Australian diplomacy had a very different look and feel when I arrived here at the back end of 2006. John Howard was still the prime minister, just as George W Bush and Tony Blair remained in charge in Washington and Westminster. Consequently, there was a strongly post-9/11 'war on terror' feel to the conduct of foreign affairs.

The big global story then was not the rise of China, but the fall of Saddam Hussein. The Howard Government was embroiled in the oil-for-wheat AWB scandal and under attack from a workaholic shadow foreign affairs minister by the name of Kevin Rudd, who was seeking to undermine the Government's reputation and boost his own.

Maintaining the relationship with Washington was the overriding priority, even if it incurred political damage at home. For many Australians, the treatment of David Hicks at Guantanamo Bay violated the country's fairness doctrine. John Howard's refusal to ratify Kyoto also reinforced the sense that he was out of touch and overly loyal to his Texan friend and soul-mate. But it made strategic as well as ideological sense to the then prime minister.

Regionally, the most nettlesome problems were Fiji and the Solomon Islands. The most controversial military deployment was neither in Iraq nor Afghanistan, but rather the insertion of the ADF into the Northern Territory. Back in September 2006, only one digger had lost his life in Afghanistan.

Though still a year off, the biggest diplomatic diary item was the forthcoming APEC summit in Sydney. In those days, however, the coverage of international news organisations still had a distinctly Atlantic bias, and we paid comparatively little attention to the geopolitics of the Asia Pacific.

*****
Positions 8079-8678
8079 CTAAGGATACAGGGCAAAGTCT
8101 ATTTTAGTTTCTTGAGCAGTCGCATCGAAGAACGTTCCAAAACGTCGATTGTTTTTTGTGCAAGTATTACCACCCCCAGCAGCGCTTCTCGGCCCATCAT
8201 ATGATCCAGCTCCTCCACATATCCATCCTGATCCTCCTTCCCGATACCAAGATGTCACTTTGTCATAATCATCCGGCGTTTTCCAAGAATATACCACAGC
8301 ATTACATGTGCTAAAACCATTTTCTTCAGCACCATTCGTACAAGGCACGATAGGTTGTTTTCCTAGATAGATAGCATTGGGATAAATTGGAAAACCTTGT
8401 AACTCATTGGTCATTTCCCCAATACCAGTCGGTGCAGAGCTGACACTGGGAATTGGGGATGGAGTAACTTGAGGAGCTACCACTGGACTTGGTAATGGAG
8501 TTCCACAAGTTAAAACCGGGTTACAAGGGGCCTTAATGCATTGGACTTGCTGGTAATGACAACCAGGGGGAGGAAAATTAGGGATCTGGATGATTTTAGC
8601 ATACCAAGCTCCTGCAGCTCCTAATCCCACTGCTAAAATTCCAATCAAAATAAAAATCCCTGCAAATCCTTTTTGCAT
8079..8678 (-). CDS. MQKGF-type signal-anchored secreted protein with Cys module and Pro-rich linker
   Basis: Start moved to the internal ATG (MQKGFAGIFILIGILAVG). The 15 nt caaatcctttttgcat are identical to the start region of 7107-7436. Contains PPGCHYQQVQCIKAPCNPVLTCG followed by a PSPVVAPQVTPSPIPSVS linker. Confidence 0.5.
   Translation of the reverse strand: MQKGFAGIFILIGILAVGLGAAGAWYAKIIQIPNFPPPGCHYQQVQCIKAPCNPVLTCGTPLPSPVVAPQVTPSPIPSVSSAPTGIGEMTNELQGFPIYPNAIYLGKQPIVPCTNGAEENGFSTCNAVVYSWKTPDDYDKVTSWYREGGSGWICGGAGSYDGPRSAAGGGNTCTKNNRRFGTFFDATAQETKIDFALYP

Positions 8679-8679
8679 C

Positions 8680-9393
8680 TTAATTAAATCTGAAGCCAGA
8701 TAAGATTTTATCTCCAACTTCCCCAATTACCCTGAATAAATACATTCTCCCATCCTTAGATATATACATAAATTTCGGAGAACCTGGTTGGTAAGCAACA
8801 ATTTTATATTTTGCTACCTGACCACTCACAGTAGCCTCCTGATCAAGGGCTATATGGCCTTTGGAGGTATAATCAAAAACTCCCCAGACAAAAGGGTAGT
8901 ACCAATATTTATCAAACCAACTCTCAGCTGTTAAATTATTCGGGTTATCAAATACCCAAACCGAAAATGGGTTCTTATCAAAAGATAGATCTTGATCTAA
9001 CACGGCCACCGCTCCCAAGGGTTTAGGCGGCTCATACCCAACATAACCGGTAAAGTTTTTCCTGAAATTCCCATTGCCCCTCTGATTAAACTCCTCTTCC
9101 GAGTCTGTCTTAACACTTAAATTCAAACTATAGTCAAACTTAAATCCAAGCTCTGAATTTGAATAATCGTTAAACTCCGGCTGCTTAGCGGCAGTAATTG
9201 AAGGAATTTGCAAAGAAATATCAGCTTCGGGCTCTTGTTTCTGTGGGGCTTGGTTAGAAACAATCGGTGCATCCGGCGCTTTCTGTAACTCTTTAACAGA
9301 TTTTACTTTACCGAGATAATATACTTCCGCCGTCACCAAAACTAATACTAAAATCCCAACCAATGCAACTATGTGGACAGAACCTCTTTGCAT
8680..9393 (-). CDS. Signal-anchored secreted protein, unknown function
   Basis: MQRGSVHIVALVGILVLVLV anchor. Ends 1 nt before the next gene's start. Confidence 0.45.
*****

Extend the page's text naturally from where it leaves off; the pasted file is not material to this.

Tellingly, the main story to come from APEC was the slapstick of the Chaser Boys gate-crashing the party. As for the domestic press corps, the drama unfolded behind the scenes, as senior cabinet figures met secretly to discuss a plan to oust John Howard. Still, APEC provided a portent of things to come. By then, Rudd was Labor leader, and hinted at Australia's, as well as the world's, diplomatic reorientation by showing off his fluency in Mandarin.

Shortly after my arrival, there was a G20 finance ministers meeting in Melbourne, but it came at a time when the focus was still on the G8. Why, George W Bush reportedly did not even know of the existence of the G20 until Kevin Rudd put him right in a late-night phone conversation from Kirribilli.

It was also a period when the BBC Australia's correspondent was never troubled by visits from British prime ministers or foreign secretaries. Tony Blair, who ventured here prior to becoming PM to meet Rupert Murdoch and his senior executives, never made a prime ministerial visit. Nor did his foreign secretaries, though Jack Straw planned to visit but had to cancel en route for family reasons.

Despite Britain's neglect, however, Australia could still make its favourite diplomatic boast: that it was punching way above its weight. And both leaders of the major parties, John Howard and Kim Beazley, had a strong, if Washington-centric, worldview.

Their passion for foreign affairs highlights one of the most noticeable changes between then and now. Neither Julia Gillard nor Tony Abbott has demonstrated anywhere near the same intellectual engagement with the world beyond these shores. Set-piece foreign policy speeches have the feel of a Box-ticking exercise, part of their job description. Many of their domestic priorities, from border protection to the 'small Australia' policy over the 'big', have a distinctly parochial air. Recently, ahead of her visit to China, Julia Gillard was gracious to appear before the Foreign Correspondents' Association in Sydney, becoming the first prime minister to do so since Bob Hawke. But in the Q&A session afterwards, she delivered what felt like stock, briefing-paper responses.